Other New Yorkers include Florence Kane, cofounder and editorial director of Jean Stories, in her super patched "Frankenstein" jeans of unknown provenance passed down from a deceased uncle's possessions. Since they fit her "eerily well" Kane concluded they must have belonged to a girlfriend of Uncle Mike's as they would have been too short on his six-foot tall frame.

Hsiang Chin Moe
Photo by Eric Kvatec

Hsiang Chin Moe, a New York Filmmaker wears eclectic heirlooms acquired from flea markets across the country. The vintage Lee jacket and embroidered chambray shirt (a hand-stitched DIY project from the early 1970's featuring Peanuts characters) and her KAPITAL Century denim distressed by their Kountry workshop in Okayama, "have some connections with various friends and locations."

Nina Kaplan
Photo by Ryan Lopez

Nina Kaplan, an occupational therapist and motorcycle enthusiast from L.A. loves to mash up the different decades of denim in one outfit. Here she wears vintage Levi's of the '60s-70's which flare at the ankle with a 1960's Lee jacket complete with Gas Crisis patches '70s patches and a Harley Davidson hand painted logo. The belt and "chaos pouch" are her homage to the '80s/90's --"as I am a child of the 1980's."

Kelly Harrington
Photo by Stephanie Sian Smith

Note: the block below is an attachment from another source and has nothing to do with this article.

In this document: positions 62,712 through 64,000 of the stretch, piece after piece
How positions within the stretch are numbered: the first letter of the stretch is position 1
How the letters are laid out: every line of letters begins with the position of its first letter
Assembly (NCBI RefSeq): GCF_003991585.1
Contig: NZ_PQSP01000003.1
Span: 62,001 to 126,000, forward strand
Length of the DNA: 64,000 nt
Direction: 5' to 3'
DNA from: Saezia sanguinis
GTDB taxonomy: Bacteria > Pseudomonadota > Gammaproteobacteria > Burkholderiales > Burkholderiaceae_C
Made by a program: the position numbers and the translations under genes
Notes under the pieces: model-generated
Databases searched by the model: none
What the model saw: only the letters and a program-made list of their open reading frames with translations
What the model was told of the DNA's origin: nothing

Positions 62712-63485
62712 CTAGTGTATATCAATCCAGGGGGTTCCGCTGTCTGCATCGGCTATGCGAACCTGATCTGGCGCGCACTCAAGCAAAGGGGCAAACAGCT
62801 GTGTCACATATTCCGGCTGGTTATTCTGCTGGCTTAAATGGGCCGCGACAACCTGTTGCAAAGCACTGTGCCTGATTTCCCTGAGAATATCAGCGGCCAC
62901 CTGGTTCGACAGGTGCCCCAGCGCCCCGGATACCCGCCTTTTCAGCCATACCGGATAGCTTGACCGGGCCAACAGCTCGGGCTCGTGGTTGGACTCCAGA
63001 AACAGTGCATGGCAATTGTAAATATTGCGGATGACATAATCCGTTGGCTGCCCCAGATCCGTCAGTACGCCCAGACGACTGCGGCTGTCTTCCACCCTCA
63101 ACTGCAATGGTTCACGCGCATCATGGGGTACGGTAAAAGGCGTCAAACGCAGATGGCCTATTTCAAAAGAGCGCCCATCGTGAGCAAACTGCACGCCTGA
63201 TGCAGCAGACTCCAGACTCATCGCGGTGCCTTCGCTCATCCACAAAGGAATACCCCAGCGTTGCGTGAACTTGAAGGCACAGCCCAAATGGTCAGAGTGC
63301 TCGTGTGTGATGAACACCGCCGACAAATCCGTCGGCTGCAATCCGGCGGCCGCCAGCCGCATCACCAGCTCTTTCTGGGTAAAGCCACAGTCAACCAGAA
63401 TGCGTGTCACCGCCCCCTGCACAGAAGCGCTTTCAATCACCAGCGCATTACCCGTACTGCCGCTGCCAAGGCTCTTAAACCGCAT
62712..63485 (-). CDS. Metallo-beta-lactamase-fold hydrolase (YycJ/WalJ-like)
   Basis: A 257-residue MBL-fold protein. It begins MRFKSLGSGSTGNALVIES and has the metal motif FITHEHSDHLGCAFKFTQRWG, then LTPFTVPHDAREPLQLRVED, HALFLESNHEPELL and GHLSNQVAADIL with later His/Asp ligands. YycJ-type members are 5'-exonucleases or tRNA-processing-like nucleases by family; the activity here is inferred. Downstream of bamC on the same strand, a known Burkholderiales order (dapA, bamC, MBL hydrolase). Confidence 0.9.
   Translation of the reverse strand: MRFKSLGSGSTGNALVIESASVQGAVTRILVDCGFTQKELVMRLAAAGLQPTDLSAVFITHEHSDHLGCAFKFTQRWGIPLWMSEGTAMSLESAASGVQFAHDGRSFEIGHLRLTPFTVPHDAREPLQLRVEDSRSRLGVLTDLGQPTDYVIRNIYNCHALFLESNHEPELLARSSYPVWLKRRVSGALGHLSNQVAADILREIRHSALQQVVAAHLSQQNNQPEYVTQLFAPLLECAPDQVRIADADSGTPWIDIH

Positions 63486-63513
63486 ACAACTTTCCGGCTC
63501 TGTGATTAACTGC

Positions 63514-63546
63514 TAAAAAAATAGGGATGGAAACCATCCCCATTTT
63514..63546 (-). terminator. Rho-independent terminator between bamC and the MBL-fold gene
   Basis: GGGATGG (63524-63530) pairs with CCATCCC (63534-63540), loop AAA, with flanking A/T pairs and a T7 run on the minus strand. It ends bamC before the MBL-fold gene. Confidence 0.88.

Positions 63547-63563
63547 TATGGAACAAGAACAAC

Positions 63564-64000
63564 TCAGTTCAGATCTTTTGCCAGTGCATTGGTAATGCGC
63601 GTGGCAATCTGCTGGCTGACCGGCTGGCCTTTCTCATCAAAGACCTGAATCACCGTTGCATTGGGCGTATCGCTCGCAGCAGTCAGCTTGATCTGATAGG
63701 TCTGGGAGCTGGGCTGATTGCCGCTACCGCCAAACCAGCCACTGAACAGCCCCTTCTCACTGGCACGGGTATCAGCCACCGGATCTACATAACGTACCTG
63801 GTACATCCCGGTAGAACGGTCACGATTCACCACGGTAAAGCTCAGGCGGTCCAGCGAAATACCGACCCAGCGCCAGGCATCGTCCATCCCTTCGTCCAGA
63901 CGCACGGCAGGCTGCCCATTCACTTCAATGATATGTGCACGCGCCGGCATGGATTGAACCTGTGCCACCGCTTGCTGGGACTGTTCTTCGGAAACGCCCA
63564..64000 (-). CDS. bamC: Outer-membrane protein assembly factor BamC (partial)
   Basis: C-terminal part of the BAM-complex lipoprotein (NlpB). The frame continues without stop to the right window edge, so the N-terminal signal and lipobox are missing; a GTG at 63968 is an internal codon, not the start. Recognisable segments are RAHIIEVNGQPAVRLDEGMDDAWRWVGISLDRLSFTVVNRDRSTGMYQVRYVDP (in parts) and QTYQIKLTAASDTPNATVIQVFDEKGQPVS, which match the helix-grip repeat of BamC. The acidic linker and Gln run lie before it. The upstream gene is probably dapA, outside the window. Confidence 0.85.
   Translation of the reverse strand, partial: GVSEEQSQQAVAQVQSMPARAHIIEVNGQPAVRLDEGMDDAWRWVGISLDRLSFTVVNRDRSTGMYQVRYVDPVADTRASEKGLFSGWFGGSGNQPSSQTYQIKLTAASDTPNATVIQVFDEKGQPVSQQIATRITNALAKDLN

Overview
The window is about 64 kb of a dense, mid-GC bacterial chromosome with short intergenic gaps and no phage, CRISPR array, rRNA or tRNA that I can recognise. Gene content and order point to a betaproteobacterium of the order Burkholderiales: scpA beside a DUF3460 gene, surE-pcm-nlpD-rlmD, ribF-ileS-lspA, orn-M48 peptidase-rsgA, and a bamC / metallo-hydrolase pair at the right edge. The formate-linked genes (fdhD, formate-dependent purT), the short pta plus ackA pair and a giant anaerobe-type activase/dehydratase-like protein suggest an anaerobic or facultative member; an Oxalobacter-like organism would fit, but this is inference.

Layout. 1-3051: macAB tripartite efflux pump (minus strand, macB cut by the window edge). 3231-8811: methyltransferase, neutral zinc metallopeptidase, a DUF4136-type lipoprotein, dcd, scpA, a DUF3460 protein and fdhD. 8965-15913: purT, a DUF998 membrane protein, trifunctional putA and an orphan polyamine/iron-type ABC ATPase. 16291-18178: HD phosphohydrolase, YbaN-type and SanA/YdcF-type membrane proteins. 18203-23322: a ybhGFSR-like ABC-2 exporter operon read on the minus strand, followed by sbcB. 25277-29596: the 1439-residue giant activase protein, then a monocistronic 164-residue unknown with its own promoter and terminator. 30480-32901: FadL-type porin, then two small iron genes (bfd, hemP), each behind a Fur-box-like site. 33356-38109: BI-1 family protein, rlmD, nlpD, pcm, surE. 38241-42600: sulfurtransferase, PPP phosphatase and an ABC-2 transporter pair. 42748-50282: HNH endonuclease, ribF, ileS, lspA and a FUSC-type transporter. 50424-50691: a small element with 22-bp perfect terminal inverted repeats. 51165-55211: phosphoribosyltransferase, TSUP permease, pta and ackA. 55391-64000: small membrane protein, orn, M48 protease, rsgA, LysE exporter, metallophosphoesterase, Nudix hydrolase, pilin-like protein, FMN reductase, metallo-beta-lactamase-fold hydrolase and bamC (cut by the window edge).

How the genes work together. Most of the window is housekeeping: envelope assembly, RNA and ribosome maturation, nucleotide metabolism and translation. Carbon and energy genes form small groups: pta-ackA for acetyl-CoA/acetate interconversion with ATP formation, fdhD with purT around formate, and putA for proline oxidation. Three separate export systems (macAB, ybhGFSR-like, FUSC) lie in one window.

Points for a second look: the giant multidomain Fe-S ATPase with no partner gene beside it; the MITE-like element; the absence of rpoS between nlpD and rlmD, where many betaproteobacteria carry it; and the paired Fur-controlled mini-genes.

Kelly Harrington, a London trend forecaster and designer for H&M has had an obsession with denim since high school; some of which she still wears. "Part of the thrill for me is the story behind the purchase. You'll often find me scouring flea markets around the globe trying to find my next piece." Her kimono is from an antique market in YoYogi park in Tokyo, her vintage Levi's 501 jeans are customized by Japanese brand From Bonum -- they are hand patched with antique French fabric by two craftsmen in the store making them extra special.

Lauren Yates
Photo by Eric Kvatec

In the Asia and Australia section of the book is Lauren Yates, of Bangkok , who writes a blog called Ponytail Journal. As a Thai-Chinese-British-Australian she is keen on history and is a "hopeless romantic in some respects." Her clothing tells a story -- the jacket is of blue Hmong origin dated back at least one hundred years judging by the coins that are sewn into the breast, a gift of a collector friend. The pants are antique from Laos -- a combination of handwoven silk, silk embroidery, and an organic fiber dyed in indigo.

Jane Herman Bishop
Photo by Eric Kvatec 

Two of the most interesting anecdotes involve designer Katherine Hamnett who invented stonewashing in the late '70s only to realize the process had a negative impact on the environment by silting up rivers: "there are empty places in Mexico where there were pumice mountains. Ten thousand-plus people die a year from accidental pesticide poisoning in conventional cotton agriculture and regular elastane is not a sustainable fiber." Another story I enjoyed was of Jo Sindle, designer, stylist and owner of Goodhood Store in London who bought a vintage Levi's jacket in Ibiza. A few months later she realized that there was a perfectly fitted bullet tucked into the red tab (it had been there for years) until it was confiscated at airport customs! "They actually thought I was a terrorist threat because of it!"



- Laurel Marcus